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The city is still recovering from the riots last year. According to research, one of the reasons for the rioting was the resentment at how much the Olympics was going to cost, at a time when the government was introducing an austerity programme involving cuts to housing benefits and welfare. In an article, Stephen Graham, professor of cities and society at Newcastle University, wrote: ‘It is darkly ironic, indeed, that large swaths of London and the UK are being thrown into ever deeper insecurity while being asked to pay for a massive security operation, of unprecedented scale, largely to protect wealthy and powerful people and corporations.’ Londoners have seen a rise in council tax in order to pay for the Games.
The ‘Olympic divide’ will also be seen on the roads. There will be dedicated lanes for VIPs. They are for the chauffeur-driven BMWs used by Olympic officials, sponsors and politicians. (Ordinary Londoners will have to cope with an increase in traffic.)
In January, Home Secretary Theresa May spoke at the Olympic and Paralympic Security Conference. She said the Government was ‘ready to take on the challenge of delivering a safe and secure Games. We need a security approach that's robust but seamless. Visible but not intrusive, tough but intelligent… and that's what we will deliver.’
However, that security approach comes at a price. The UK spending watchdog says the overall cost of the Games will be at least £11 billion. The estimated cost seven years ago when the Games were won was £2.37bn. One reason for this huge increase is that the cost of security was massively underestimated. Security costs have doubled from £282 million to £553 million. (And this could still be an underestimate. The security budget of the 2004 Athens Olympics was £1 billion.)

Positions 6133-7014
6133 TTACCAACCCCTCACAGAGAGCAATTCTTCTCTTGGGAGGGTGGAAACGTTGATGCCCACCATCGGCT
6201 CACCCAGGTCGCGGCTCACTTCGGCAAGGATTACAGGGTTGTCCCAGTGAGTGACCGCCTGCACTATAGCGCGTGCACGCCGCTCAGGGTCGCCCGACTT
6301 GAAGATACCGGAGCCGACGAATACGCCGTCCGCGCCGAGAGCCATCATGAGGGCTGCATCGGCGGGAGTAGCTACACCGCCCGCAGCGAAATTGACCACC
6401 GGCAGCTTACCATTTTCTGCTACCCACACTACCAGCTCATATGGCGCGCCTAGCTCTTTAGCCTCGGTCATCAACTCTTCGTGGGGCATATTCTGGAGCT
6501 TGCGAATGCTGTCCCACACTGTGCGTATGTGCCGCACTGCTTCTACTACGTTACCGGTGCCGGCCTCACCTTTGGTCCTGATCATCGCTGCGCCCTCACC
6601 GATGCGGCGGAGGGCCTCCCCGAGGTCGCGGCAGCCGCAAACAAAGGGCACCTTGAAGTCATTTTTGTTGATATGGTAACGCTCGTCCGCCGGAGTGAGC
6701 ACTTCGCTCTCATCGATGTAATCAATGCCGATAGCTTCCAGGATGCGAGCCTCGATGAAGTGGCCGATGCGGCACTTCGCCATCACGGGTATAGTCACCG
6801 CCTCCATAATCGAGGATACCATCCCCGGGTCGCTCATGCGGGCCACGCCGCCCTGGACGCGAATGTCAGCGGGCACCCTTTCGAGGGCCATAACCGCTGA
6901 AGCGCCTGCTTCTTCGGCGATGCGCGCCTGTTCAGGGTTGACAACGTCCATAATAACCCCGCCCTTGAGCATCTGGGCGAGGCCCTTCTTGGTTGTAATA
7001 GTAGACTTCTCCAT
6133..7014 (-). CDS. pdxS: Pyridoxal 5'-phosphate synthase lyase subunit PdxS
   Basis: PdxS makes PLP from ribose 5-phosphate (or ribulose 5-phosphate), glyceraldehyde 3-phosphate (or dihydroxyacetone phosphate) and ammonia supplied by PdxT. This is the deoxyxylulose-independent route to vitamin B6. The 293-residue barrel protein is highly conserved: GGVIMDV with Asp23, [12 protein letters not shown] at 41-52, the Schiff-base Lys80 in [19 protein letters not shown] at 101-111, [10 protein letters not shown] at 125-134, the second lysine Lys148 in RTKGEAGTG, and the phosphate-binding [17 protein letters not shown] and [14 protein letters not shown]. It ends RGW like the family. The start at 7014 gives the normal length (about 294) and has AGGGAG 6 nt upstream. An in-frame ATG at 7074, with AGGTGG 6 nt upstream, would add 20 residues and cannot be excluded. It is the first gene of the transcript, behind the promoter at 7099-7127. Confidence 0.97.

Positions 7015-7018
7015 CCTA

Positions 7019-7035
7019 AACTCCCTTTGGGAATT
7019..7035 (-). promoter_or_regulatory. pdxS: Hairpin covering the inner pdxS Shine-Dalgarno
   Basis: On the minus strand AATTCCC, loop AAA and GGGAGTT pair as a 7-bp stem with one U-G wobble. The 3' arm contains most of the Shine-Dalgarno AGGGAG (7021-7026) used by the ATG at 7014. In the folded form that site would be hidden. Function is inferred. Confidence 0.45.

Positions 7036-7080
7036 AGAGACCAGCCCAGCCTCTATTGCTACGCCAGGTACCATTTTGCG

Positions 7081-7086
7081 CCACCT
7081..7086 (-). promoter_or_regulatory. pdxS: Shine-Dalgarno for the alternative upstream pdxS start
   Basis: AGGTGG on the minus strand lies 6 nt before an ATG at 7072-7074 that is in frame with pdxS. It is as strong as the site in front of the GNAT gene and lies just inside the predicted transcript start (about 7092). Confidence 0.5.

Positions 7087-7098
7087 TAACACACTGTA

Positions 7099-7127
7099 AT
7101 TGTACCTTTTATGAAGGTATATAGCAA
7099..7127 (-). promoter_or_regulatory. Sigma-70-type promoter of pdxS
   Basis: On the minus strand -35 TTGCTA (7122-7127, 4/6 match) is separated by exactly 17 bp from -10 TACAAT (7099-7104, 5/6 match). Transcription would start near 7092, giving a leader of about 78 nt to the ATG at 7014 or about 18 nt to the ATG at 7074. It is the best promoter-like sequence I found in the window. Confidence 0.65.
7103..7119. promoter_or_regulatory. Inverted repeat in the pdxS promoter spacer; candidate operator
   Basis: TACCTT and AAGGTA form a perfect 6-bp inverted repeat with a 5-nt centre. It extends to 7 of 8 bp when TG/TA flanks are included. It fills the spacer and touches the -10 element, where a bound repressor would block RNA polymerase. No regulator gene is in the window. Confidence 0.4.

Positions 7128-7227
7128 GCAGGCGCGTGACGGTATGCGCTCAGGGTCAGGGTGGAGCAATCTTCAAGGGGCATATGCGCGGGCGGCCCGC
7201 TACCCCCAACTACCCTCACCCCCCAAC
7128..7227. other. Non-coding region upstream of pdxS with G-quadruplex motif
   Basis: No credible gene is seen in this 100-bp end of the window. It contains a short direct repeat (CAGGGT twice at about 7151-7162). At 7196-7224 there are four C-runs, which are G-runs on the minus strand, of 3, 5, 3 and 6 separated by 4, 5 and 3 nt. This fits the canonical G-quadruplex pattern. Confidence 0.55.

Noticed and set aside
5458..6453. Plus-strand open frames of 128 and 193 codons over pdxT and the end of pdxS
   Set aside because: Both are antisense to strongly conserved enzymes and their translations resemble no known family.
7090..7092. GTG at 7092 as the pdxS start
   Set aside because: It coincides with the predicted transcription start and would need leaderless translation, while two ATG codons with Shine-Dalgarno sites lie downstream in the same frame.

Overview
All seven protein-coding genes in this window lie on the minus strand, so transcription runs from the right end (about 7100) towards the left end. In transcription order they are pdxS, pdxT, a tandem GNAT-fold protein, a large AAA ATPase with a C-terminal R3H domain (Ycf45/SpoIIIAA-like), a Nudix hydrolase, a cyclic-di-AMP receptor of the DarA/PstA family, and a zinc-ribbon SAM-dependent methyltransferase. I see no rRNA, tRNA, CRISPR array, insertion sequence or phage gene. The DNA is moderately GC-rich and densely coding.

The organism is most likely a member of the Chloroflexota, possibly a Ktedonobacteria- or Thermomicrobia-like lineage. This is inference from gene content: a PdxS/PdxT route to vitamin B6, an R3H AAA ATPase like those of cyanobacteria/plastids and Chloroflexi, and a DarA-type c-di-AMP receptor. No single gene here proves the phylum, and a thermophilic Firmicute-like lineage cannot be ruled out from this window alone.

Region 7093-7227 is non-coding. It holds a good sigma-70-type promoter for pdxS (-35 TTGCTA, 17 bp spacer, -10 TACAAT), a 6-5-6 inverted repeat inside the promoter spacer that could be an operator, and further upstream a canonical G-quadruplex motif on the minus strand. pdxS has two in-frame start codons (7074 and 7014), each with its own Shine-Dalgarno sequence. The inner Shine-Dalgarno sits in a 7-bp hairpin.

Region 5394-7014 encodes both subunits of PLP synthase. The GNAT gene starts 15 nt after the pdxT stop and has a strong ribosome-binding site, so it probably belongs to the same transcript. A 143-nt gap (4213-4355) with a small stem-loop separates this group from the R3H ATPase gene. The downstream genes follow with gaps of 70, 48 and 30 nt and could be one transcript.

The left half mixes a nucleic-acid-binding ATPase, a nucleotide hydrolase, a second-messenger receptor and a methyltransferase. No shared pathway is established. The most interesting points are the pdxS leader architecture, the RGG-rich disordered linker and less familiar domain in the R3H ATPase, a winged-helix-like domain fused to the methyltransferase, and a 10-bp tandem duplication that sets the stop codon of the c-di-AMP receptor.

It will be the biggest mobilisation of military and security forces in the UK since the Second World War. Some 13,500 troops will be deployed.
And then there is a whole list of other security measures: aircraft carrier on the Thames, unmanned drones above the stadiums, FBI agents, dog teams, scanners, police checkpoints, number-plate recognition cameras, disease tracking systems, biometric ID cards, CCTV systems that can recognise faces...
The measures are of course in place to protect the 17,000 athletes, and hundreds of thousands of spectators. The busiest day of competitions is expected to attract 800,000 visitors.
The biggest threat to the safety of the Olympics are home-grown extremists, so-called ‘lone wolves’ who are unpredictable and act alone, and al-Shabaab in Somalia. According to the Royal United Services Institute, Britons make up about a quarter of its 200 foreign fighters.
As a result, the police are expected to practise zero tolerance policing. More than 500 MI5 officers have been assigned to the Games. New laws, such as the London Olympic Games Act 2006, will be put in place. ‘These legitimise the use of force, potentially by private security companies, to proscribe Occupy-style protests,’ Graham writes.
He believes that the systems are not just for the Games, but a sign of what is to come. ‘Already, the Dorset police are proudly boasting that their new number-plate recognition cameras, built for sailing events, are allowing them to catch criminals more effectively,’ Graham writes. According to Graham, contemporary Olympics are ‘society on steroids. They exaggerate wider trends.’
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